And depending on how, how difficult or how long it took, there were points awarded for that. So, the, the format of the race was that from sunrise to sunset, you were allowed to collect points. You couldn’t collect points at night, but you were allowed to drive at night. So, the strategy that evolved was to.

To collect and get to as many of these, um, places during the day and then, uh, take turns driving through the night while sleeping, while the partner was sleeping. Um, so you would be next morning in the next location. And so, after four days, and obviously everyone was exhausted, so he had a 24-hour rest day and that would repeat, uh, there were four segments or four days with rest days in between, and we made our way from.

Santiago de Chile all the way to Tierra del Fuego, uh, and drove a total of 7,000 kilometers in those, uh, 16 days plus got to a top of volcanoes and, and, um, paddled rivers mountain biked, uh, and, and tracked through wild areas. But, um, I think he started out how. To do this. So, um, my initial employment in Canada ended in 1997.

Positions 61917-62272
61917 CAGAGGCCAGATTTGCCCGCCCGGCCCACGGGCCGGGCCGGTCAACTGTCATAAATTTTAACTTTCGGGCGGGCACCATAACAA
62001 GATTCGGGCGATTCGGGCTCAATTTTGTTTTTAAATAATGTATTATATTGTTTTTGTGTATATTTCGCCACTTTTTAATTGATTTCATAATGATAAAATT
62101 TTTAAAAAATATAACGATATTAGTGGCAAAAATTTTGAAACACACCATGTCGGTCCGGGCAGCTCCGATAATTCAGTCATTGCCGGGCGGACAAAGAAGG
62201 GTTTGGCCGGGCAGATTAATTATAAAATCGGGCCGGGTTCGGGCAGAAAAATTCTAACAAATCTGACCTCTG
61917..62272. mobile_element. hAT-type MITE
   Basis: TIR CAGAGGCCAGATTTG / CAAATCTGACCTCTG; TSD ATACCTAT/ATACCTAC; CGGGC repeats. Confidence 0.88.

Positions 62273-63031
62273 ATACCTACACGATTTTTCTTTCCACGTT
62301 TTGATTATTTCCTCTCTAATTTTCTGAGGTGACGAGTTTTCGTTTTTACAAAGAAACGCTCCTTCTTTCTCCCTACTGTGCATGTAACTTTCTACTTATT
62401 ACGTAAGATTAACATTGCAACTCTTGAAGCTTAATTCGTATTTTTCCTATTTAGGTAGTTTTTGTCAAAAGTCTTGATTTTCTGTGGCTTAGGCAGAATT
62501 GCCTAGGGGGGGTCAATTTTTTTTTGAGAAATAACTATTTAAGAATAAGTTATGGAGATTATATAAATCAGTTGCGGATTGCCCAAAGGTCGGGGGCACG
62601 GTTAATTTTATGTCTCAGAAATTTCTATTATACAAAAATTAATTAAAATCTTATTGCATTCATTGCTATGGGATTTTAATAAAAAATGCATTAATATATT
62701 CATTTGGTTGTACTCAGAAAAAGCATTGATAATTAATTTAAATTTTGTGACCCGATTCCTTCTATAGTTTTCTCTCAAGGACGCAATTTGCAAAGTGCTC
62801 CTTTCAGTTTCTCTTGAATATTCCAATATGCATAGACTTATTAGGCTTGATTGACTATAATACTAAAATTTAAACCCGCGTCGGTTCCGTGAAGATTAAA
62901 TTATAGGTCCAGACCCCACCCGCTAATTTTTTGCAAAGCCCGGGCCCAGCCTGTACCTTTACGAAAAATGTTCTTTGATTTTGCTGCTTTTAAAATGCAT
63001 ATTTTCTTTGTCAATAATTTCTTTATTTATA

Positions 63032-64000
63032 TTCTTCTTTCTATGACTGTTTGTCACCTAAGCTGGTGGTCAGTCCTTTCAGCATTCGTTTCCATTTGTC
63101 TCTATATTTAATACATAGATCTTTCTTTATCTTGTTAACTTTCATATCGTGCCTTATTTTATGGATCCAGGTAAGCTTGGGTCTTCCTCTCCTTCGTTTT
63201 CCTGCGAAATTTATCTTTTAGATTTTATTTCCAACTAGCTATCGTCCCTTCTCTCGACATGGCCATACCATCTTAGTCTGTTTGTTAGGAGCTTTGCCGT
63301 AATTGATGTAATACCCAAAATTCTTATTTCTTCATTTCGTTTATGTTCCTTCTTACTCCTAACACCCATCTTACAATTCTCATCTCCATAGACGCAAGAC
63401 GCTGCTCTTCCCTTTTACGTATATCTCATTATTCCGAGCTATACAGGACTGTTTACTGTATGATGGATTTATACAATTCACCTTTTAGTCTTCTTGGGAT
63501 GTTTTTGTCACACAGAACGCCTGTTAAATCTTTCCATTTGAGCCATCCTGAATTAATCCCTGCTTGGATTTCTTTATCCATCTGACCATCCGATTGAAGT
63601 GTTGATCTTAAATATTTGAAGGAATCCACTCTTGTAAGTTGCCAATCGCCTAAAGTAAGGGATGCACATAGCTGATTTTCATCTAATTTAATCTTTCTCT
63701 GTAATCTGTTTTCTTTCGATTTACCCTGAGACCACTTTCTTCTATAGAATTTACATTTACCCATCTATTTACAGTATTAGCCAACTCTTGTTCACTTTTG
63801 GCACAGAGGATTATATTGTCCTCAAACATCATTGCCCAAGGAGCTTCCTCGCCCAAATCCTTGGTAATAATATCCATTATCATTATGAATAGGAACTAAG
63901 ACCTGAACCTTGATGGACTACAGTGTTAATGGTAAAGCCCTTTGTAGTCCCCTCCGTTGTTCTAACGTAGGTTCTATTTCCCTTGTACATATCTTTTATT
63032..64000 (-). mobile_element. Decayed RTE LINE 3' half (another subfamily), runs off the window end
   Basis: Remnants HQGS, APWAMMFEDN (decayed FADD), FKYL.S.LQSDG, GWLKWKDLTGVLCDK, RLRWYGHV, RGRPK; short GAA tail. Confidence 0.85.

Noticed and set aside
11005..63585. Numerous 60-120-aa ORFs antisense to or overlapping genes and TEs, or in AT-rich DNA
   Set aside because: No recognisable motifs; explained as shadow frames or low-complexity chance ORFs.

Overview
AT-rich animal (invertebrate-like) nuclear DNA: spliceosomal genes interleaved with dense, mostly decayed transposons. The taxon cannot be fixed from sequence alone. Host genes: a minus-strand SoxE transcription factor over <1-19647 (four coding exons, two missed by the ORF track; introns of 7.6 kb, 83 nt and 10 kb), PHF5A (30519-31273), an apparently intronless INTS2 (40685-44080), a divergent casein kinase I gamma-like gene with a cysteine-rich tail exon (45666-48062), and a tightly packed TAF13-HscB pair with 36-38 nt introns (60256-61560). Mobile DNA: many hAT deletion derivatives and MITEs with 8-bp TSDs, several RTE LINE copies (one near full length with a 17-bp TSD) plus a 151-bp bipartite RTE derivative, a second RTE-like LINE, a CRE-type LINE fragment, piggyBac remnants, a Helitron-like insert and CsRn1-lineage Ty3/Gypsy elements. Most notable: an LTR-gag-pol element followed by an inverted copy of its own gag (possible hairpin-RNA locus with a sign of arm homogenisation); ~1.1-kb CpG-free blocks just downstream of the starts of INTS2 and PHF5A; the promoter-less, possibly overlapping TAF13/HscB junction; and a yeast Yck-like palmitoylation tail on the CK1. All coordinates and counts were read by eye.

My wife was still finishing her, uh, university diploma in Germany. And so, I decided to go back for a year to Germany and, um, started with a friend of mine, a little, uh, event. Organizing company or, and we, we put on a few local adventure races and then I saw this, um, um, this ad and, uh, I think it was a TV ad, um, to apply to be on the German team for the Camel Trophy.

And so, because I had a bit of time on my hands, I applied, um, they liked my resume and so they invited about 150 of us. Um, to an old Army training camp in East Berlin and, uh, had all of us, um, do Orienteering races and, uh, fitness tests and drive some vehicles and see if we could drive a vehicle and not fall off the trail.

So, and then they narrowed it down to, after this weekend, I narrowed it down to a group of. I think 16 of us who were invited to the Car Mountains in Georgia and we did another selection week there. Um, again, driving Land Rovers, uh, skinning up to peaks. Um, a lot of volunteering, GPS and Compass based. Um, and out of those 16, there were four of us selected to go for a week to Sweden, uh, near the ski area of a and, uh, we did another selection week there, um, this time already with all the European nations there competing.